Thomas Cook is confident it can compete on quality with no-frills giants Ryanair and easyJet in their short-haul heartlands.
The travel firm announced yesterday it had brought in celebrity chef James Martin to create menus from summer 2012 for its airline.
Martin, presenter of BBC’s Saturday Kitchen, was last associated with the travel industry when he was the in-house celebrity chef for cruise line Ocean Village that was closed in 2010.
Cook bosses said they believed customers were looking for more quality and that Martin, described as the “housewives’ favourite” would bring that.
At a media briefing in London yesterday Cook said the big winners this year in terms of destinations look likely to be Spain, Greece and Italy; short-haul destinations dominated by the budget carriers.
However, Ian Ailles mainstream managing director, said he was sure Thomas Cook’s focus on the quality of the flying experience would stand it in good stead.
“I’m convinced we can compete on quality,” he said. “There is a range of choice for consumers that includes Ryanair and easyJet and people make their choices based on a range of criteria.
“Some of the feedback is that our customers are saying when they go on holiday they want to feel like it, not that they are being sold a utility.”
Ailles said the decision to employ Martin was not based around his celebrity status but the added quality he would bring to the airline.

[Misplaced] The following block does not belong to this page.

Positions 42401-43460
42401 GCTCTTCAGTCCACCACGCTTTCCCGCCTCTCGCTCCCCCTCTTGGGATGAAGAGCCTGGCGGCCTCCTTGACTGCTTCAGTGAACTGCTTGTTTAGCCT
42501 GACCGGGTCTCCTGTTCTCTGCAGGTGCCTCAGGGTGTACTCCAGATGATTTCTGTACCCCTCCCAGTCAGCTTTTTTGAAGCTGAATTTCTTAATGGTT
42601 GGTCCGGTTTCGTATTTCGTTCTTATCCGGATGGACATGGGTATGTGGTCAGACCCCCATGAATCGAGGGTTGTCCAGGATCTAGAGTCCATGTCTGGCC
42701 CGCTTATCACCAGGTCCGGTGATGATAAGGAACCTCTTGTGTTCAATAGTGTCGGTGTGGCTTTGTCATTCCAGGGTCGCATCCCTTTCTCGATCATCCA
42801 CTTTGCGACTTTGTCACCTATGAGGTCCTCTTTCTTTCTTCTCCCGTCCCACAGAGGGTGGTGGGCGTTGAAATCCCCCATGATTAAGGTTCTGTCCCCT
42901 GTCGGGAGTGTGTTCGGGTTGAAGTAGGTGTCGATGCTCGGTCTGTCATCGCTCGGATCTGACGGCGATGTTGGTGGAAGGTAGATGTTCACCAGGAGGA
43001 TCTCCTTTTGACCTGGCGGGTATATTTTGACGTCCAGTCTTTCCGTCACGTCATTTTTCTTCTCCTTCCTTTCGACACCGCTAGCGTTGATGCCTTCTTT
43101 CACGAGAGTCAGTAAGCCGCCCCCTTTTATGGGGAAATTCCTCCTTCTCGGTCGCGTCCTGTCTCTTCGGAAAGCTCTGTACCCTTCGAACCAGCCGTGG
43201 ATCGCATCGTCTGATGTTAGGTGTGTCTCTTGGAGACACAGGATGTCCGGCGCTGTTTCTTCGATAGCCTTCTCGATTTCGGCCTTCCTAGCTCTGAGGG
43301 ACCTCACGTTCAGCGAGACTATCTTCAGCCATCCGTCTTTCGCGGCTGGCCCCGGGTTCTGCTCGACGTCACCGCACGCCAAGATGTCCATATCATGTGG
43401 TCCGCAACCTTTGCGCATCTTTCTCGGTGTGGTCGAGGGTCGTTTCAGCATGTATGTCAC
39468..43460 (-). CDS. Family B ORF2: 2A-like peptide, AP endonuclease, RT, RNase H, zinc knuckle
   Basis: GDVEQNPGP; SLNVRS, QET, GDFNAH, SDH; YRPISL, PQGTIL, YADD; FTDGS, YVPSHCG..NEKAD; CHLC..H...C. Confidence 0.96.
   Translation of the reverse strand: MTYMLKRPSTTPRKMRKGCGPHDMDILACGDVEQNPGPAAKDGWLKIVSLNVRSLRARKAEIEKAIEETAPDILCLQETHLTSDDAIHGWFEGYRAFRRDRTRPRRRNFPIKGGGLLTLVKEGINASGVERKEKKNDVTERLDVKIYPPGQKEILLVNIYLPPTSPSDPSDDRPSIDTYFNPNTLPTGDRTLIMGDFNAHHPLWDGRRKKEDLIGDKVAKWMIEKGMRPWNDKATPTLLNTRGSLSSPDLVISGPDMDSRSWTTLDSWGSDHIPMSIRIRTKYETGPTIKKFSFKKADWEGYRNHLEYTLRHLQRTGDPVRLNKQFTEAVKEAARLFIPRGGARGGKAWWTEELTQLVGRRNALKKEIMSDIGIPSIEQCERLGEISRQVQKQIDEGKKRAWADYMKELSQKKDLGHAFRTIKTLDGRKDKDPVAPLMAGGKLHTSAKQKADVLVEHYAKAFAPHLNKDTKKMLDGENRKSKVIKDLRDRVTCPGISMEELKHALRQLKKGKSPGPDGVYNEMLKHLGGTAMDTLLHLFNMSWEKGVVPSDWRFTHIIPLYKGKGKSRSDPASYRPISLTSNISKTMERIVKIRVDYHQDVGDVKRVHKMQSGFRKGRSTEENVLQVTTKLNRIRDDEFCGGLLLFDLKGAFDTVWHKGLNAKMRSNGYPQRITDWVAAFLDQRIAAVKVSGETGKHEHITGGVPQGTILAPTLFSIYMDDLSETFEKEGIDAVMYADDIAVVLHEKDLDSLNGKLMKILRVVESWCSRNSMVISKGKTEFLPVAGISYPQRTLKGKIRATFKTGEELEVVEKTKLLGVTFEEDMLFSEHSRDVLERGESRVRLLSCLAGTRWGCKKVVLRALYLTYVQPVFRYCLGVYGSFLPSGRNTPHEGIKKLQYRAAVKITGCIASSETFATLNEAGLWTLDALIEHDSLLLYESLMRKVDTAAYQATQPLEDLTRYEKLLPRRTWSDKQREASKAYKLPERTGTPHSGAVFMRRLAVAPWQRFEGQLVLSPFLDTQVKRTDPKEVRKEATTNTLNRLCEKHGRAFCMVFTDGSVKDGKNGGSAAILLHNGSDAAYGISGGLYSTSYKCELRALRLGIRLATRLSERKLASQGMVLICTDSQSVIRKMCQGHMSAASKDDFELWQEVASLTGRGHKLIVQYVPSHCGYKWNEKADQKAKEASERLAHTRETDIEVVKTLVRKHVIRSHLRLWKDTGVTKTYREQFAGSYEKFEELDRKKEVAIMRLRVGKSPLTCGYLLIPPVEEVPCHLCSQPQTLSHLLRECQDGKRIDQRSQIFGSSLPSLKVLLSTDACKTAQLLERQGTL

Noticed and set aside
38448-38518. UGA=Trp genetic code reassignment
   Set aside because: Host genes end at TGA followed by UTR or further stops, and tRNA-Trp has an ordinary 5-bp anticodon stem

“Over the years we have seen the flight experience almost downgraded but people feel the holiday starts at the moment they walk out of their front door.
“If we do not talk about quality, I think that’s a failing of the industry. We are here to deliver great quality on the aircraft.”
Ailles said the airline would respond to customer demand and that more capacity had been added to Turkey and Italy as a result.
Egypt, however, remains a challenging destination, said Ailles, due to cost and what he described as the “erroneous” APD classification which means a family of four paying £400 more than on a flight to Tunisia.
Thomas Cook presented latest booking trends that showed mainland Spain was the most popular destination and the most cost-effective for British holidaymakers.
Ailles said the Greek islands were being seen as an “authentic” destination and that tourism had not been hit by the recent troubles caused by the country’s austerity measures.
Italy was also “coming back”, interest was being revived in Turkey, and Tunisia, another good-value destination, was bouncing back well after last year’s Arab Spring revolution.